China's growth drives activity at European ports

With volumes at the Dutch Port of Rotterdam (www.port.rotterdam.nl) increasing an averageof 12%, it's like adding the cargo from a small-to medium-sized port to an already large and busy operation, notes Ron Roest, general manager of logistics for Holland International Distribution Council (www.hidc.nl).

The volumes aren't necessarily evenly spaced, Roest points out. The lower end of that increase can be 5% greater volume, but the peaks can be as much as a 20% increase over prior levels. When you're operating near full capacity, if something out of the ordinary happens, it can easily create delays and a ripple effect along the supply chain, he says.

Calling the growth "unique," Port of Rotterdam CEO Willem Scholten says, "The rise of China, in itself and as a catalyst for developments elsewhere, is playing an important role." In the past couple of years, investment in the port has been heavier than anywhere else in the Netherlands.

As a port user, Roest is aware of the investment plans to expand the port. However, capacity from those investments won't come on line for another two or three years, so in the meantime efforts are focused on applying all of the available flexibility and manpower to handle the ships.

One step was to move the inland waterways traffic away from the main container terminal to allow it to concentrate on the large ocean-going container ships. Inland waterways transportation is an important link in European logistics. Recent estimates indicate inland waterway transportation will increase 15% in the next 30 years, says Roest, or approximately 2% per year. Other expansion plans include a new railway connection.

Meanwhile, not every European port is operating quite as efficiently. Juergen Sorgenfrei, chairman of the German Port of Hamburg (www.hafen-hamburg.de), refers to delays of up to "many days" in handling containers at other European ports. Shippers and consignees must paydelay surcharges and ocean-going vesselshavetowait for a berth, he says.

"Neither growth in volume nor the ISPS (International Ship and Port Facility Security Code) introduction, nor the current intense construction activities in the port have given us comparable problems."

Through 2002 and 2003, the Port of Hamburg saw a 46% increase in container shipping to and from the Far East. During the same two-year period, container shipping with the Baltic Sea region also increased 42%, Sorgenfrei notes.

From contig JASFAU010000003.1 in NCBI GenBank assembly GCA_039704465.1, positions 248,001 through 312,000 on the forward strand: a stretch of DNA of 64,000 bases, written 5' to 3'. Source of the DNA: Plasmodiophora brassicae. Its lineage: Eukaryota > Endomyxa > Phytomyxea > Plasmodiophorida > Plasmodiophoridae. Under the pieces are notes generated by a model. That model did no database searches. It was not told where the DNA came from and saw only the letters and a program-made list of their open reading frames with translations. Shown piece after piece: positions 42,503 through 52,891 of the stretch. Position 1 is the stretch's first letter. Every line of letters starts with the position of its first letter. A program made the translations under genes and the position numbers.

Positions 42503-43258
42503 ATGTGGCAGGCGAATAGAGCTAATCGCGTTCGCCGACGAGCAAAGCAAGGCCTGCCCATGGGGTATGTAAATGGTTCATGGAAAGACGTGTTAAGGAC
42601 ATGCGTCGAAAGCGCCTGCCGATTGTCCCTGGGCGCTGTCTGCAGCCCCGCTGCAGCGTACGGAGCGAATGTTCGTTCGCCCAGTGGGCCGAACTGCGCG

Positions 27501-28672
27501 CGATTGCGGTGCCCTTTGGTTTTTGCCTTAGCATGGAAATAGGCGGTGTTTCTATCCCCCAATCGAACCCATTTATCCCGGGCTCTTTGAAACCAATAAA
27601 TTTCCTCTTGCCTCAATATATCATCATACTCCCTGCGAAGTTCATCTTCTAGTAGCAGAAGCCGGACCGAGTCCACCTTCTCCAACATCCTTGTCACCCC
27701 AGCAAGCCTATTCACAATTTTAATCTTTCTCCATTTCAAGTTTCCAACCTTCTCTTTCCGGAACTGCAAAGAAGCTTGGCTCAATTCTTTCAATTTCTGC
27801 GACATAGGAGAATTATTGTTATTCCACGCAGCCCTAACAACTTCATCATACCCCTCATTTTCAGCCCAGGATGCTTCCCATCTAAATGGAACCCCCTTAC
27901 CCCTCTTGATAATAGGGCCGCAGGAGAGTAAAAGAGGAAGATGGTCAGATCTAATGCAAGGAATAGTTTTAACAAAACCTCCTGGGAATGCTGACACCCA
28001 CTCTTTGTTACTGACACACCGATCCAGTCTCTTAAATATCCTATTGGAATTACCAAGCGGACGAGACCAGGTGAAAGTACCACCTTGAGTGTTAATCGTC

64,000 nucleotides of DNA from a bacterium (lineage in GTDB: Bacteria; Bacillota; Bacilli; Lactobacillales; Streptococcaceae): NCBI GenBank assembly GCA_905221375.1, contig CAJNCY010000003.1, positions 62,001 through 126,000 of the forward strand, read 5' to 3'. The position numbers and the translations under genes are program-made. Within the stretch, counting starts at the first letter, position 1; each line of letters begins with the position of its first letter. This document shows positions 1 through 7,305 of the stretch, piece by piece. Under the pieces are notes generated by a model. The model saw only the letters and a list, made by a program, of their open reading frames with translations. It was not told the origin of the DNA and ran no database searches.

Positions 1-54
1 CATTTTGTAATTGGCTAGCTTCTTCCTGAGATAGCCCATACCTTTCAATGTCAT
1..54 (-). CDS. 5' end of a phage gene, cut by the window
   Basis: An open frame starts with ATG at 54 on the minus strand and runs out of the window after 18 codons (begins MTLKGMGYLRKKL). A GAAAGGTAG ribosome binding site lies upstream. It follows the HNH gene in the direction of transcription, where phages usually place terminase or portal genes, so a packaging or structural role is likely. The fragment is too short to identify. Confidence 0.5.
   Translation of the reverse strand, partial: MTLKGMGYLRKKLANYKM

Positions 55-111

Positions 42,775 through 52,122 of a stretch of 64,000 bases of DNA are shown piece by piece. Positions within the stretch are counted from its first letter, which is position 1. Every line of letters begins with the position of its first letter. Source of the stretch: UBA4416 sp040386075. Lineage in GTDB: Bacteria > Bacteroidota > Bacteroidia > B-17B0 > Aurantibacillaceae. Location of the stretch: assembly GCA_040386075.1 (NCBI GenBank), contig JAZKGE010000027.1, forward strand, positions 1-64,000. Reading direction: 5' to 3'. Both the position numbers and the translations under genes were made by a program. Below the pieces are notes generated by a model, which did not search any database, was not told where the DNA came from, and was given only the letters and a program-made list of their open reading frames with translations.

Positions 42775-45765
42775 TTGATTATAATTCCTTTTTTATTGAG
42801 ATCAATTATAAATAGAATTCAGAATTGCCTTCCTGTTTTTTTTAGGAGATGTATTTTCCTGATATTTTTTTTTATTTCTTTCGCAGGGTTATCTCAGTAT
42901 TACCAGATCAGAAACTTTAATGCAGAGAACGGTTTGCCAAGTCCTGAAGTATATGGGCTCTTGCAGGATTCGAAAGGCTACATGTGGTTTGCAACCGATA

Hamburg has land for expansion, and it is planning additional terminals like Altenwerder. Expanded intermodal rail connections with partners like the Port of Lubeck also help move containers through the Port of Hamburg as fast as possible, Sorgenfrei adds.

Altenwerder will be a model of efficiency, according to Sorgenfrei. It will move 2.5 million containers on half the land required for conventional terminals, he says, because it will be capable of stacking containers eight high vs. the conventional four-container height of other terminals.

Technology has also come into play at European ports. Innovations in automated container handling at Rotterdam and terminal technology at Hamburg help smooth the flow of information and cargo. Also, the Belgian Port of Antwerp (www.portofantwerp.be) has joined the GTN Portal developed by GT Nexus (www.gtnexus.com) to provide integrated electronic shipment transaction service for shippers, agents and forwarders.

Though the ports don't expect current growth rates to continue, port executives and port users anticipate growing from current levels at a somewhat slower pace. The question that remains is, will infrastructure and operations developments stay ahead of the volumes, or will Europe's leading ports start to bend under the weight of continued growth?

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